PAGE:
Home / The Lit Drop /

Linehan has votes for City Council presidency, sources say

South Boston Councillor Bill Linehan appears to have the seven votes he needs to become president of the City Council, sources told the Reporter on Monday.

The battle for the council’s top job historically has been a contentious and fluid affair, and there could be a shift before councillors vote in January. But insiders say Linehan seems to have the votes lined up, with newcomer Michelle Wu as his seventh supporter.

Wu, who did not respond to a voicemail message left on Monday night, was elected in November to one of the two at-large seats that opened up after City Councillors Felix Arroyo and John Connolly ran for mayor. The other expected votes, according to sources, come from outgoing City Councillor At-Large Stephen Murphy, a Hyde Park elected official who was re-elected in November but term-limited from serving as president; Allston-Brighton Councillor Mark Ciommo; East Boston Councillor Sal LaMattina; returning City Councillor At-Large Michael Flaherty of South Boston; and incoming Hyde Park Councillor Tim McCarthy.

Most have previously worked with Linehan in some capacity, including McCarthy, who was a youth fund director while Linehan worked in the city’s Parks Department. Wu was spotted a Linehan fundraiser in 2011, when he was facing Suzanne Lee, a former teacher. Lee won the preliminary but came up short in the final. Lee made another bid this year and again fell short, this time by a wider margin.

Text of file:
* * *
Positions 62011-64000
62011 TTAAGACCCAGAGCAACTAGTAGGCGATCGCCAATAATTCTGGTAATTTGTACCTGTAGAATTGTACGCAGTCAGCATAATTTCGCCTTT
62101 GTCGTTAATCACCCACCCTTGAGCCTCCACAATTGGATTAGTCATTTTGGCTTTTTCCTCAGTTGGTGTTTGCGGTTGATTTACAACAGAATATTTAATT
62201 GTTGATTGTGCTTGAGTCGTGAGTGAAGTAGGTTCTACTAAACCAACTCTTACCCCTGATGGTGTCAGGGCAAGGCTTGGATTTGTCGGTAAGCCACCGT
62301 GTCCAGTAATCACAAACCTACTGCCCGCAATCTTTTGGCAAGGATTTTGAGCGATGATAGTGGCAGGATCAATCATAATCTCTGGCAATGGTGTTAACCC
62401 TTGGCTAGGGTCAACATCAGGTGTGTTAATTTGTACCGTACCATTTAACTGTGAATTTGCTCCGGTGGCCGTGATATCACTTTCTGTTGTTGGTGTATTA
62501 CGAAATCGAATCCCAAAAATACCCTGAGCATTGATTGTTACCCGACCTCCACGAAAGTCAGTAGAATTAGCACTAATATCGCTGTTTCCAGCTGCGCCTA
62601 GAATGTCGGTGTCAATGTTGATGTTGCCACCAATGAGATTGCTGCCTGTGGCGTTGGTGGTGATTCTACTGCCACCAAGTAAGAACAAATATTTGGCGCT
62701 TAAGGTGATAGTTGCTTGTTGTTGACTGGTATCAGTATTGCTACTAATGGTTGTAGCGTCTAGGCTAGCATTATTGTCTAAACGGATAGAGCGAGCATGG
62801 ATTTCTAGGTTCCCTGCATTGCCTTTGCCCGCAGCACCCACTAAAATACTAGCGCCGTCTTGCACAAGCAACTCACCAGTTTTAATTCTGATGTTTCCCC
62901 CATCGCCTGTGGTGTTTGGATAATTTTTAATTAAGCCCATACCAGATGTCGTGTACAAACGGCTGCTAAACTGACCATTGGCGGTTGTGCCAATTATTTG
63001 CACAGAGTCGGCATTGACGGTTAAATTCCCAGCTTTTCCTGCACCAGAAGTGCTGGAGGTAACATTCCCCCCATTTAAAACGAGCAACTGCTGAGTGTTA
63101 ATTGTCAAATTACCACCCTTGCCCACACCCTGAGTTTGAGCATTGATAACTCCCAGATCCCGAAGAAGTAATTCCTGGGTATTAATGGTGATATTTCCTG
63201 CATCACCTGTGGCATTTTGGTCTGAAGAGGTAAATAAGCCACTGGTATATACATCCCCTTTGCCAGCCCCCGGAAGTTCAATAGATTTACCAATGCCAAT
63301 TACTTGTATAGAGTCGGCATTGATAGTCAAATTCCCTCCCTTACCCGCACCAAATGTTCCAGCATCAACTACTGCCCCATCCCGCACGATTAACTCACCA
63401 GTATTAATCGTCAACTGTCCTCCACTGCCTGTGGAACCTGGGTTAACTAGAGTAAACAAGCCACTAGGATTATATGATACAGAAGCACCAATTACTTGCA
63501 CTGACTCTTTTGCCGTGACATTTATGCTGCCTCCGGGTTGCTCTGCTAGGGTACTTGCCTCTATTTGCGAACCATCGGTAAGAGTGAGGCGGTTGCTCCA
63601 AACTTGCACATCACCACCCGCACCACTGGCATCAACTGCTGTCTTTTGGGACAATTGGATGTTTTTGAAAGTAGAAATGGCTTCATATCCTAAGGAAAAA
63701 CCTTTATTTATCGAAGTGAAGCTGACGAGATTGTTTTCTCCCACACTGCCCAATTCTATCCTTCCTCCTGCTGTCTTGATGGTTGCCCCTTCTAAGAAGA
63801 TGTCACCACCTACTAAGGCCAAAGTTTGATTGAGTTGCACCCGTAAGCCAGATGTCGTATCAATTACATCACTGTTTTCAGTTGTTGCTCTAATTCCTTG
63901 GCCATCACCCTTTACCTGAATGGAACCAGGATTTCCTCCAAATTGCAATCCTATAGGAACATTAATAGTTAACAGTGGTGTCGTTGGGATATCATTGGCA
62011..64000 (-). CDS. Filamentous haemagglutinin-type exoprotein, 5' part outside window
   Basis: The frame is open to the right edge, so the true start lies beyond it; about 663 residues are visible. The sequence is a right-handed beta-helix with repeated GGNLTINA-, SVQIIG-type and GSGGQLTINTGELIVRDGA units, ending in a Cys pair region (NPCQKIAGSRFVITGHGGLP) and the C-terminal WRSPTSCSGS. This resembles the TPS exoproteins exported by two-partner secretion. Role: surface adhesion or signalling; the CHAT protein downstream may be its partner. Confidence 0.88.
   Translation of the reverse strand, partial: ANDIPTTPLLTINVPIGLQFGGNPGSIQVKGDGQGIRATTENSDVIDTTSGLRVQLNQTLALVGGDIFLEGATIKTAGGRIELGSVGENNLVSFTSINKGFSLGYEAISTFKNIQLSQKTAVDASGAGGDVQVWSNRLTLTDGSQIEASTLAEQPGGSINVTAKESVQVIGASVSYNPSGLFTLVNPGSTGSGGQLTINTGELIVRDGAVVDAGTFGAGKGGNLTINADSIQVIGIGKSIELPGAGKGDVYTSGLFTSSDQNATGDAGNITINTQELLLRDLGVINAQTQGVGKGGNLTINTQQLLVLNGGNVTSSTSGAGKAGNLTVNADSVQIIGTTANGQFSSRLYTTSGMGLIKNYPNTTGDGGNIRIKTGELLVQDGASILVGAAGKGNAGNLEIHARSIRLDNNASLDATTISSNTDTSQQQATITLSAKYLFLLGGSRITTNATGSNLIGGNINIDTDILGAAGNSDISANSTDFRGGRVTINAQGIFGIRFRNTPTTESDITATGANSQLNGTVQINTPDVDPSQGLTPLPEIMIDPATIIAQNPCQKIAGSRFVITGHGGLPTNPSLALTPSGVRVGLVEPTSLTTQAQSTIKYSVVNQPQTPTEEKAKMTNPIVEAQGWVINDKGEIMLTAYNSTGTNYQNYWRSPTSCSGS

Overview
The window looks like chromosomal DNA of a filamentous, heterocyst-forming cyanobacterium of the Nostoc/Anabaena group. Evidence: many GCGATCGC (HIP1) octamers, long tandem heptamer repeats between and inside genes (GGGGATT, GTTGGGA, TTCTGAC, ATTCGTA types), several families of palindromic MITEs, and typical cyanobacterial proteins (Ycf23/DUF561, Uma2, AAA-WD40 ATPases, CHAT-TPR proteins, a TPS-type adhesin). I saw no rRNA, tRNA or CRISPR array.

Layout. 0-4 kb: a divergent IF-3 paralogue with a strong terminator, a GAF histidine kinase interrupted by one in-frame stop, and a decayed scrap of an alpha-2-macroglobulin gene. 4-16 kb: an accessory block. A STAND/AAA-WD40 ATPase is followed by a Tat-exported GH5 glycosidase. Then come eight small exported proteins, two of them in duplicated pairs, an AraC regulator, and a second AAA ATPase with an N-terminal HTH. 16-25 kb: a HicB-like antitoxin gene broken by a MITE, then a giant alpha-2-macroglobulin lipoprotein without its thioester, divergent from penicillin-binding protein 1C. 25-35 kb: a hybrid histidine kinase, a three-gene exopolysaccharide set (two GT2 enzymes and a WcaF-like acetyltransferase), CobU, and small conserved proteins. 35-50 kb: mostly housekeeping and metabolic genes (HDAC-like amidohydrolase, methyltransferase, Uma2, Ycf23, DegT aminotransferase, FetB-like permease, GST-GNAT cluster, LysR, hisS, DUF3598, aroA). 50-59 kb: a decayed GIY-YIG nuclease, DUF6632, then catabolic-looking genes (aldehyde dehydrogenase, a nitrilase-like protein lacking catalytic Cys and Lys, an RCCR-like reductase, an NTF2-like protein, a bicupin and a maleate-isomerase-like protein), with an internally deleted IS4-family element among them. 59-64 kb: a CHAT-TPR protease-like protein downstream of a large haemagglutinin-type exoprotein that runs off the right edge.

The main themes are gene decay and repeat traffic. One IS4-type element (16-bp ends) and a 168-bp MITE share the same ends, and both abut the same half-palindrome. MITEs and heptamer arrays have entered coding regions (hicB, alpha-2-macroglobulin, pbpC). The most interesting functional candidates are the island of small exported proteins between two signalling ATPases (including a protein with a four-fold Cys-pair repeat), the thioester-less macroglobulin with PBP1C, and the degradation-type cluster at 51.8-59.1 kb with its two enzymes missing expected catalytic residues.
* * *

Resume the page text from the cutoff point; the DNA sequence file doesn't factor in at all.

Jamaica Plain Councillor Matt O’Malley and Dorchester Councillor Tito Jackson, both members of the council’s younger wing, have also been eyeing the City Council presidency. The title offers several benefits, including a larger office, additional staffers and the ability to dole out committee assignments. The council president also becomes acting mayor when the mayor is out of town or steps down.

Wu, a South End attorney who worked on Elizabeth Warren’s 2012 U.S. Senate campaign, will likely experience intense pressure from progressive activists who are hopeful that she will change her vote, since Linehan, who was reelected to the 13-member council by a 1,072-vote margin, is widely viewed as a controversial figure. Several progressive activists who supported Wu in the recent municipal election took to Twitter and Facebook on Monday night to express their disappointment over the news of her expected vote.

Linehan was elected to the council in 2007 after serving as director of operations for the Parks Department and special assistant to the city’s chief operating officer. His district includes South Boston, the South End and Chinatown.

Linehan drew criticism for his handling of last year’s council redistricting efforts. A collection of civic and voting rights groups called for him to relinquish his chairmanship of the redistricting committee, arguing that he removed the most diverse precincts from his district a year after winning reelection by a 97-vote margin.

The committee was tasked with redrawing the boundaries of the nine council districts and Mayor Thomas Menino twice rejected maps that emerged from the council, citing the high concentration of people of color in District 4, which includes Dorchester and Mattapan. The mayor eventually signed off on a map pushed by Jackson and O’Malley and opposed by Linehan.